Non drug ways of increasing serotonin/dopamine?

Postby Bluesky » Sun Jun 18, 2006 7:40 pm

Hi,

Just wondered what else you can do to increase the 'feel good' chemicals in the brain?

Trying to follow a diet similar to what Jurplesman suggests plus exercising regulalry...

Still lack motivation, feel irritable, anxious, find it difficult to gain enjoyment and feel quite dead inside most of the time.
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#1

Postby Michael Lank » Sun Jun 18, 2006 8:23 pm

As well as diet and exercise, relaxation is important.

5-HTP can help raise serotonin levels.

Some people have found St Johns Wort or Rhodiola Rosea helpful.

It may be worth looking at other things, such as thyroid, hormones etc.
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#2

Postby PucC » Sun Jun 18, 2006 8:26 pm

Hi Bluesky, I have mentioned this in one of my posts before.....I go jogging and before I was on antidepressants this made me feel really good for a couple of hours afterwards. Also even though I am now on antidepressants I still find jogging so relaxing, your mind clears and I feel totally at peace jogging along without a worry in the world. I couldnt jog to the end of my drive when I started but gradually went a bit futher each time and now I can run about 5 miles (although I dont do that often!).
I would really recommend it and I think you will find that you will be hooked after a bit!
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#3

Postby PucC » Sun Jun 18, 2006 8:41 pm

Michael Lank wrote:As well as diet and exercise, relaxation is important.

5-HTP can help raise serotonin levels.

Some people have found St Johns Wort or Rhodiola Rosea helpful.


I just wanted to point out that if any females take St. Johns Wort, you should be warned that if you are on the contraceptive pill you must use another form of contraception as St. Johns Wort can reduce the effectiveness of the pill.
I went on this and bought it from a well known health shop and although I asked about it and what it did, i was never warned about being on the pill. My life could have been turned upsidedown if I hadnt read it for myself in a magazine! Phew no more patter of tiny feet for me thanks
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#4

Postby megan » Sun Jun 18, 2006 8:52 pm

there's supplements that help depression and anxiety that now also have some research back up, one of them is high doses of Omega 3 - but try and also get it in your diet, i.e. fish etc...but carry on what you are doing with diet and exercise because you would probably feel worse without it.

http://hdlighthouse.org/see/diet/supple ... /stoll.htm

http://www.webmd.com/content/article/11/1674_50306.htm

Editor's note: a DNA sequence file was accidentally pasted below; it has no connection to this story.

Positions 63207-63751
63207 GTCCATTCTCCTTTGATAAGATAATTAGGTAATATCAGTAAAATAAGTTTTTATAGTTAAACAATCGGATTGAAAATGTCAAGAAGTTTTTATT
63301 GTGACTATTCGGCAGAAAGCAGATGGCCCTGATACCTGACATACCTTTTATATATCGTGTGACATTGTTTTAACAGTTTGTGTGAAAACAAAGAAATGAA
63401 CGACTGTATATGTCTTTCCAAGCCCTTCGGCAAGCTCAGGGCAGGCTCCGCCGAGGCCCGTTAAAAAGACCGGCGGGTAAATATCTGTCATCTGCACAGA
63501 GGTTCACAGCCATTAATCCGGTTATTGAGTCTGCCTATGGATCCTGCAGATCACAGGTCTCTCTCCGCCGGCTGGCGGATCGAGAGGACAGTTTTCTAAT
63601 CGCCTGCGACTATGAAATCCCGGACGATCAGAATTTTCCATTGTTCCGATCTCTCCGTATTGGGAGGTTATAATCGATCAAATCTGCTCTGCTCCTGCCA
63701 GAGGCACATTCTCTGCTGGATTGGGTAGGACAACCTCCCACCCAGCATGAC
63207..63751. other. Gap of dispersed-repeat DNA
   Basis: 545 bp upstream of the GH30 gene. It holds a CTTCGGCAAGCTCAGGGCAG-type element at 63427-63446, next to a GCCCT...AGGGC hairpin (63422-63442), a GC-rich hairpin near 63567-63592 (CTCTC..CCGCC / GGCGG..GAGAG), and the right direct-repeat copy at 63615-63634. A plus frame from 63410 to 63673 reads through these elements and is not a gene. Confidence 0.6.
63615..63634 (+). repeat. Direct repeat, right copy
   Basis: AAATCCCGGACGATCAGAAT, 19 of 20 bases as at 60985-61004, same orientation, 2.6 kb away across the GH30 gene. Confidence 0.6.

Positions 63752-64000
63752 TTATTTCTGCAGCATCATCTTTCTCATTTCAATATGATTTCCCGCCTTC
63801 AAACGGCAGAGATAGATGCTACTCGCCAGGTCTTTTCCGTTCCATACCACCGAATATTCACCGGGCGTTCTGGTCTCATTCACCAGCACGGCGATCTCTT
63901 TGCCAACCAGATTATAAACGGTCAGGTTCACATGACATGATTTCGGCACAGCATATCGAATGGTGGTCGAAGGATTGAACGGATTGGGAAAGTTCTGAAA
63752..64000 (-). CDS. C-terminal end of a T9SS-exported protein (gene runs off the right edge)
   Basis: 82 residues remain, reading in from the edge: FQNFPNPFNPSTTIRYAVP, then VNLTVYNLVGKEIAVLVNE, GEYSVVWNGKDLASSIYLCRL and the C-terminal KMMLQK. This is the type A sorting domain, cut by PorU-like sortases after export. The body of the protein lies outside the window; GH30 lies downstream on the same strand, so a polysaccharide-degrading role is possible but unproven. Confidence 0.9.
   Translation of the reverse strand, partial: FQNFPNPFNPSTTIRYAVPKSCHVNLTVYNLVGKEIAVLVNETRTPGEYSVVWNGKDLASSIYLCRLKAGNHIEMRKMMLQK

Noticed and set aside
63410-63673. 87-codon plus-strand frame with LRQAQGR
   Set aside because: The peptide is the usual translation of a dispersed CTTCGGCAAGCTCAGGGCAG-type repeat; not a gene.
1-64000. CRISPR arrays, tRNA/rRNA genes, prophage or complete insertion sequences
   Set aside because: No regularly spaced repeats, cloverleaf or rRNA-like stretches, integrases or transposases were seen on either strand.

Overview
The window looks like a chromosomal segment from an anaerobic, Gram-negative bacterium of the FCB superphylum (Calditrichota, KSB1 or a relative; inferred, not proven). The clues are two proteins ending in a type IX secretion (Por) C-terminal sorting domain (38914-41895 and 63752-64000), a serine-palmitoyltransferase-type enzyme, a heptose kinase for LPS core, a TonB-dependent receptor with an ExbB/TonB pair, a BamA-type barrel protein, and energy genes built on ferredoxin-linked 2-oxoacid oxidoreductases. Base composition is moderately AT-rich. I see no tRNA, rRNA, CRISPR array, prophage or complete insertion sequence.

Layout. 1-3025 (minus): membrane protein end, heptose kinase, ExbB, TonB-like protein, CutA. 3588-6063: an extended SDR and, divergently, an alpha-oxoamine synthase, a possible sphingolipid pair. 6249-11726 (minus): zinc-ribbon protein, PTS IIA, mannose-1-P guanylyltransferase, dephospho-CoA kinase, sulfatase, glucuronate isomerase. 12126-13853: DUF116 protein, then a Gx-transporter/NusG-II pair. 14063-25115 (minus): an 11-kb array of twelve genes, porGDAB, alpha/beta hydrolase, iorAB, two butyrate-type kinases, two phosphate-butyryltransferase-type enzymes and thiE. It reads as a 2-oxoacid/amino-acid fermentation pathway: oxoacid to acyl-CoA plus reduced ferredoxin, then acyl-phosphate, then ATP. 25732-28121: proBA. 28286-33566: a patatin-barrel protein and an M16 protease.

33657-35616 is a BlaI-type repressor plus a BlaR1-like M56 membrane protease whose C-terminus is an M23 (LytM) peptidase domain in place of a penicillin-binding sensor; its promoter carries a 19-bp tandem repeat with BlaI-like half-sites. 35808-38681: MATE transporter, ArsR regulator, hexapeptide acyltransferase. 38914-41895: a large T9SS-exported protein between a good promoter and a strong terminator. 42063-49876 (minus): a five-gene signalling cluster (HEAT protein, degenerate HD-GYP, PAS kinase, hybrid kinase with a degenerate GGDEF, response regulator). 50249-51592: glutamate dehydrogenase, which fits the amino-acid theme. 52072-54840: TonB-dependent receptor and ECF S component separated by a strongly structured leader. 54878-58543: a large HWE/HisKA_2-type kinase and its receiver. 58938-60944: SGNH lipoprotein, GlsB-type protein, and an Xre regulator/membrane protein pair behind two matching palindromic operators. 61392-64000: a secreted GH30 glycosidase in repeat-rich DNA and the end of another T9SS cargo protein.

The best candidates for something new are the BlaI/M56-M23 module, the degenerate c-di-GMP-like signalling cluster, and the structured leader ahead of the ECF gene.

Sometimes its just a case of letting stuff go rather than try to sort everything out, you then get on a spiral in your thinking where anxiety builds.

There's a lot to be said for a "sod it" attitude
Last edited by megan on Mon Jun 19, 2006 5:18 pm, edited 2 times in total.
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#5

Postby jurplesman » Mon Jun 19, 2006 7:10 am

There is now overwhelming evidence that nutritional therapy help treat depression. There are alternatives to drug therapy. In fact anti-depressant medications can only treat symptoms not its biochemical causes and in the end may do more harm than good.

For more information on alternative therapies see here.

People should also be aware that SINGLE nutrients like St Johns wort, 5-HTP or SAM-e, Fishoil and so on, can not always treat a mental disorders, because mental illness involves a very complex biochemistry, that cannot be tinkered with by simple and single or even multiple nutrients or drugs.

Please read:

Hit or Miss Supplements for Depression
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#6

Postby Ed_the_Red » Fri Jun 23, 2006 5:05 pm

Hi Jurriaan,

I just gave the hypoglycemic test a go and scored 100!

I don't have a sweet tooth, per se, but have drunk alcohol in small quantities most days of the week since my late teens.

My friends joke that if we go somewhere I will be ok because there will be a bar there.

Last week, I drank too much and verbally lashed out at a friend (she doesn't want to speak to me anymore, it was that bad). The thread is called Drunken Outburst(!) in Relationships forum for anyone who wants to look.

That was a week ago and I've not drunk alcohol since but now it's the weekend I really fancy a drink.

What I'm saying in a roundabout way is that it sounds like I could well be hypoglycemic.

I've read Potatoes Not Prozac and that seems to say a similar thing; Sugar can make us feel "crazy".

My diet is usually excellent but am wondering if suddenly quitting alchohol has made me feel rubbish of late.

I'm also going to try the supplements you recommend.

Thanks.

Ed.
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#7

Postby jurplesman » Sat Jun 24, 2006 6:13 am

That score indicates to me that you ARE hypoglycemic and that's why you are attracted to alcohol.

You may try Glycerine to beat the alcohol cravings.

Please read:

Why Hypoglycemics prefer Alcohol

Alcoholism is a Treatable Disease

Once you understand the biochemistry of alcoholism you should be able to treat yourself.
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